Renter Resources  

Pros and Cons of Choosing a Furnished Apartment


Searching for and selecting a new apartment can be stressful but is exciting. One of the biggest concerns is furnishing your new apartment. It may seem like an overwhelming task and a large expense to furnish an apartment. In some cases, it very well might be. But, if you already own furniture or enjoy choosing furnishings for your own home, moving into a furnished apartment may not be a good match. Before you sign your lease, read on to learn the pros and cons of choosing a furnished apartment. 

Here are the Advantages of Opting for a Furnished Apartment:

1. It May Save you Money

Furniture isn’t cheap, even if you have a knack for saving money. Having the benefit of a furnished apartment can save you a lot of up-front money, especially when move-in costs can get expensive. For example, if you need to pay a security deposit plus first and last month’s rent, your cash-flow is probably tight. 


Having a furnished apartment can be a tremendous savings with upfront move-in expenses. You may not realize how much goes into starting from scratch to furnish an apartment. Your bed, mattress, bedding, linens and bedroom furniture are just the beginning. Furnishing your living space can add up quickly too. A sofa, coffee table, small dining table and chairs, TV stand, desk and bar stools can set you back a few thousand dollars. You may even be able to justify signing a lease on a pricier apartment because you don’t have to spend on furniture.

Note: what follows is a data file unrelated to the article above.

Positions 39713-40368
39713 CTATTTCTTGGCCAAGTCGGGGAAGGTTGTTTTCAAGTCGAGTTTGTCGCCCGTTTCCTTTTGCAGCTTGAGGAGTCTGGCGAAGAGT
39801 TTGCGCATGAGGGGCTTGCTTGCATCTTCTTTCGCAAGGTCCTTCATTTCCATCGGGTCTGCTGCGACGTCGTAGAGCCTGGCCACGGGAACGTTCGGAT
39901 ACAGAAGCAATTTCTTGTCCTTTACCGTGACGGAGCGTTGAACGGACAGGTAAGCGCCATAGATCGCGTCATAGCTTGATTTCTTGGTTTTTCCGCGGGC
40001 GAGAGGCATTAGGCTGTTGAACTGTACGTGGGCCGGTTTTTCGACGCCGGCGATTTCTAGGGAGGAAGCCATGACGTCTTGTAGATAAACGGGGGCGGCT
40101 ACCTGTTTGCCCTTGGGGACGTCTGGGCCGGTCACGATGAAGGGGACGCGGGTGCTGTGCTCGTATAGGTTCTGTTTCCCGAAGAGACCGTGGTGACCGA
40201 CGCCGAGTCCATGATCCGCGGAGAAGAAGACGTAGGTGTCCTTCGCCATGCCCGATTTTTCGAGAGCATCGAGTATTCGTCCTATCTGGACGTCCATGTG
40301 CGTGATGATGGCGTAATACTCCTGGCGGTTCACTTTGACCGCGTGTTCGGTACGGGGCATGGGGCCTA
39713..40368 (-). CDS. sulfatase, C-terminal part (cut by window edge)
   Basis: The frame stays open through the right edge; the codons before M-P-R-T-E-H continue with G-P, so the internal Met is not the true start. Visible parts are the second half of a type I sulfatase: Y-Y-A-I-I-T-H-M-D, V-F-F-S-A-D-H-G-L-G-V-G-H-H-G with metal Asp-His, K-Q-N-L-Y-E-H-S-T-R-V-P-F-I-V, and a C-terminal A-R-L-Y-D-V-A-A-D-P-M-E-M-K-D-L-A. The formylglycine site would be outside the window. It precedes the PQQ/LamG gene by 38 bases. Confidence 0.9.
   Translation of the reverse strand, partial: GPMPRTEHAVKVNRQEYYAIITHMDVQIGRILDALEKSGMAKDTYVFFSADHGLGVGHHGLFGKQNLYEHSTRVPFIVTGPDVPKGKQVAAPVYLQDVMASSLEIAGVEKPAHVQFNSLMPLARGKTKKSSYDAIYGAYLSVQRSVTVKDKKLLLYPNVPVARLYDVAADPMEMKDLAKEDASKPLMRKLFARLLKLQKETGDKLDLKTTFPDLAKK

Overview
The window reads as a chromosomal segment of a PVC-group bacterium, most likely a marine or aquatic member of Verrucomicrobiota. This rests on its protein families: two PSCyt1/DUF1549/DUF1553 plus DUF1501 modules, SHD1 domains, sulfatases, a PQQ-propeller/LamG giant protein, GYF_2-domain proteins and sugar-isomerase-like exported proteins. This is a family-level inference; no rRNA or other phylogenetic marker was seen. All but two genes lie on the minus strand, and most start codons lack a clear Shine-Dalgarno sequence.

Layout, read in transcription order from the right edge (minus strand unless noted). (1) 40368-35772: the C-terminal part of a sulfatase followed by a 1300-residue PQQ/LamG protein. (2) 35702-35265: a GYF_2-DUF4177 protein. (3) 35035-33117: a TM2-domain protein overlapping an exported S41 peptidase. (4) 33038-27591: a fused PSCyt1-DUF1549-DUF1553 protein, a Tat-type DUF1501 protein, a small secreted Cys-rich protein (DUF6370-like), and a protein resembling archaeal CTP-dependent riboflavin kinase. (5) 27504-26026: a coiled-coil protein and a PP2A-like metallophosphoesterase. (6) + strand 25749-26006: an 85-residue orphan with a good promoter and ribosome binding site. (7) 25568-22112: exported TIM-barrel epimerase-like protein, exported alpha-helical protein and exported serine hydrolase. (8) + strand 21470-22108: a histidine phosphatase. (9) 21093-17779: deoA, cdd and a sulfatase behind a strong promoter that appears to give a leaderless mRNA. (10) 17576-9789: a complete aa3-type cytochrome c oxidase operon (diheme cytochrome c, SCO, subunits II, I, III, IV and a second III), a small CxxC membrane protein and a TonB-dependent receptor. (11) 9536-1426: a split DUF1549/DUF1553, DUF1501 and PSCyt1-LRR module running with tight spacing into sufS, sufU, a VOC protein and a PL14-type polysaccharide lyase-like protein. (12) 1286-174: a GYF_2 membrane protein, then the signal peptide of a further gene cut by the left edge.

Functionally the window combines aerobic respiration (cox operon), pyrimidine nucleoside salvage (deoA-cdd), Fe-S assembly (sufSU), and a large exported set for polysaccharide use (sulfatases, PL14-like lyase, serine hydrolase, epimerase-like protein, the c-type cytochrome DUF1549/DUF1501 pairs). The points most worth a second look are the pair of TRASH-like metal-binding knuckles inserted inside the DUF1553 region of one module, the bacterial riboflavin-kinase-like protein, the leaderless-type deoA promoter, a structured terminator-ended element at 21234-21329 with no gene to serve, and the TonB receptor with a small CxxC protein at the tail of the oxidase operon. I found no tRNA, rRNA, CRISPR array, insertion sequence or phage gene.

2. It Reduces your Logistical Issues

Storage and moving fees can add up quickly. If the apartment you are moving into is furnished, there is less furniture to be moved. If you are moving out of state, this cost can be very expensive. Even if you are moving within the same state or city, imagine saving the hassle of hiring a mover and having bulky furniture moved in. The entire process of moving can be less worrisome and less expensive if an apartment is already furnished.

3. It Reduces Clutter

The space planning for a furnished apartment can be more organic. Because the furniture is pre-set, and was likely professionally decided, better use of the space can be assumed. For example, if the master bedroom is equipped with a bed, headboard, box spring and mattress, as well as a dresser, sitting chair, lamps, and perhaps a desk and desk chair, the room’s layout can maximize use of the space. 


In the living area, space planning there can be just as useful. If there is a sofa, coffee table, and kitchen table and chairs, the room layout likely makes the best use of the living space. A sectional sofa may also be picked to offer more seating. It’s easy to fill in what you want or need to augment existing furnishings. For example, you can purchase a TV and have it mounted on the wall, you can swap out a desk chair for your own if you want a specific type, and you can add decorative pillows to give some of your own personal style to an existing sofa.

4. It Likely has a Neutral Design 

Furnished apartments tend to have a neutral design. The furniture in the bedroom is also probably sturdy, functional and not too decorative. Since most landlords or property managers want to please tenants, they likely pick furniture that can be easily matched with the personal design accents of a tenant. If the furniture is damaged or very unappealing or if the sofa is outdated with an unattractive floral pattern, a tenant may frown upon signing the lease. Furniture in apartments that are furnished are more often than not designed in a neutral color scheme and are classic designs.